Cardiorenal interaction during the acute phase of experimental Trypanosoma cruzi infection: the influence of aldosterone and the AT1 receptor on mortality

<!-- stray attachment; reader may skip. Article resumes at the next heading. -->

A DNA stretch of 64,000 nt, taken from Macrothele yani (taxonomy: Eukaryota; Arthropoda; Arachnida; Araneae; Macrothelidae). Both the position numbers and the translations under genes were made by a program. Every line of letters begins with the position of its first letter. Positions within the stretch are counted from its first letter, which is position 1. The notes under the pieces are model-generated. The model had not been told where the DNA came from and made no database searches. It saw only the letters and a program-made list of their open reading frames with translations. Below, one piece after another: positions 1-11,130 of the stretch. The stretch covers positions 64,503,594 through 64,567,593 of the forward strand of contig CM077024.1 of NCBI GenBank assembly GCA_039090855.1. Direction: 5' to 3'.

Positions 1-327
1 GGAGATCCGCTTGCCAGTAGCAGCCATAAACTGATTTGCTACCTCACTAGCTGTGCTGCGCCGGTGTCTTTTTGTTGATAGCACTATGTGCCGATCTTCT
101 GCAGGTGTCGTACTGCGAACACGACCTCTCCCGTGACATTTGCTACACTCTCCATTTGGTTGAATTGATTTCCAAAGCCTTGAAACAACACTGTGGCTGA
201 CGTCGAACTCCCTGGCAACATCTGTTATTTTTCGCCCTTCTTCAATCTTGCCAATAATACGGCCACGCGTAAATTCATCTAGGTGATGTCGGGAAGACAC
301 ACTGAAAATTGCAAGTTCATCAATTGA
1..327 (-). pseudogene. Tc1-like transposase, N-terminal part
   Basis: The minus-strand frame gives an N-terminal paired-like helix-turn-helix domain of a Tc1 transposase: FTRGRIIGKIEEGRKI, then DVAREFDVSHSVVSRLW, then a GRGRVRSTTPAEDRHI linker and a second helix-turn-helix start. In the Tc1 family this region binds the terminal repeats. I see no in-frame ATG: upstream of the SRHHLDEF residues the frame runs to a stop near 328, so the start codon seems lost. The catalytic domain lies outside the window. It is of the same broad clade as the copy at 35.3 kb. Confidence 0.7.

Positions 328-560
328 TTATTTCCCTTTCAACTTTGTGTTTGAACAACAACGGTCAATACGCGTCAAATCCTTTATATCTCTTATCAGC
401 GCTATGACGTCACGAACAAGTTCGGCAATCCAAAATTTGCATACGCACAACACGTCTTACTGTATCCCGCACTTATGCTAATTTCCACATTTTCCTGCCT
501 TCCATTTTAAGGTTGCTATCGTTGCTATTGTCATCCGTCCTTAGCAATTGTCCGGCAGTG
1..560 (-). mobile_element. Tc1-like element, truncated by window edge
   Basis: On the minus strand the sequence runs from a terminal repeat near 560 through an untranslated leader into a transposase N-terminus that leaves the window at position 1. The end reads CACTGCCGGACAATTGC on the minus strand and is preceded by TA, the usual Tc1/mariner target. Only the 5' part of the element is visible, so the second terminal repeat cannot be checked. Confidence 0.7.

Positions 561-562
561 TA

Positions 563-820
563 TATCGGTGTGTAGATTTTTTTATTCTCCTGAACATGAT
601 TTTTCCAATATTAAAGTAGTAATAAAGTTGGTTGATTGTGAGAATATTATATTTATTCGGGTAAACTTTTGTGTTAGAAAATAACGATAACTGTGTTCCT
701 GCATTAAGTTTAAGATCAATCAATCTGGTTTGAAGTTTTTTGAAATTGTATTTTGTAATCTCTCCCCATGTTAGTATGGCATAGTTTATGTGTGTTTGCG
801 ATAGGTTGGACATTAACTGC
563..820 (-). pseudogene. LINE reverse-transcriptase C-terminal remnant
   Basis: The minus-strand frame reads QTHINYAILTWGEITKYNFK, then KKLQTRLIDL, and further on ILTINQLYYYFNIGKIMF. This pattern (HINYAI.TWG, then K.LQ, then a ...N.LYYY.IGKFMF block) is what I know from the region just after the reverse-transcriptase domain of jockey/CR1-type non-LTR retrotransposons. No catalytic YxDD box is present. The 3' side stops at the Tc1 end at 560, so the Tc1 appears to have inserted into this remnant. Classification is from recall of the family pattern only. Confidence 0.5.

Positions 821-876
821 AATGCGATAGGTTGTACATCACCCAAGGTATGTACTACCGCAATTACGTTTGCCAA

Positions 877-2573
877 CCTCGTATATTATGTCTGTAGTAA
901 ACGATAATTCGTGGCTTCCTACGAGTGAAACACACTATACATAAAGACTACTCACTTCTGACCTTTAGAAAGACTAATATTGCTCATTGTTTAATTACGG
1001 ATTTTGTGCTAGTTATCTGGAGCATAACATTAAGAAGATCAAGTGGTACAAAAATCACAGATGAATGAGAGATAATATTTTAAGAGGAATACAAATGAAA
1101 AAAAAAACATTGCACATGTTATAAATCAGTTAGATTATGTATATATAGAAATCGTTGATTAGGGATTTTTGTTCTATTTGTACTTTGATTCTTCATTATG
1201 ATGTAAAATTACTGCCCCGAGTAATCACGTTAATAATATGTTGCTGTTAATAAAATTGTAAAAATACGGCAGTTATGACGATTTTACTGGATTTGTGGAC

Introduction: Trypanosoma cruzi infection is a serious public health problem in Latin America. Despite positive results from programs directed to the interruption of vectorial transmission, there are still millions of people infected, and a large number, at the risk of infection. Chagas disease is typically associated with cardiac complications, and chronic symptoms include heart failure and megaesophagus development. Objective: In this study, we aimed to evaluate the importance of the cardiorenal axis and renin-angiotensin-aldosterone system (RAAS) activation in experimental T.cruzi infection. We also evaluated the influence of aldosterone and the angiotensin II receptor type 1 (AT1R) on the mortality of infected mice. Methods: BALB/c mice infected with the Y strain of T.cruzi were treated with spironolactone or losartan. We assessed parasitemia, mortality, and renal and cardiac function by using non-invasive methods. Results: Our data show that AT1R promotes an important (and necessary) inotropic positive effect in the heart and minimizes acute kidney injury. Conversely, aldosterone increases the release of K+ and aggravates heart failure. It also has associated effects on the renal, cardiovascular, and cardiac electrical conduction systems. Consequently, the aldosterone antagonist reduced the mortality rate by 50%, whereas the AT1R antagonist increased it by 20%. Conclusions: The RAAS connects the cardiorenal systems, and its components differentially affect the mortality of animals experimentally infected by T.cruzi.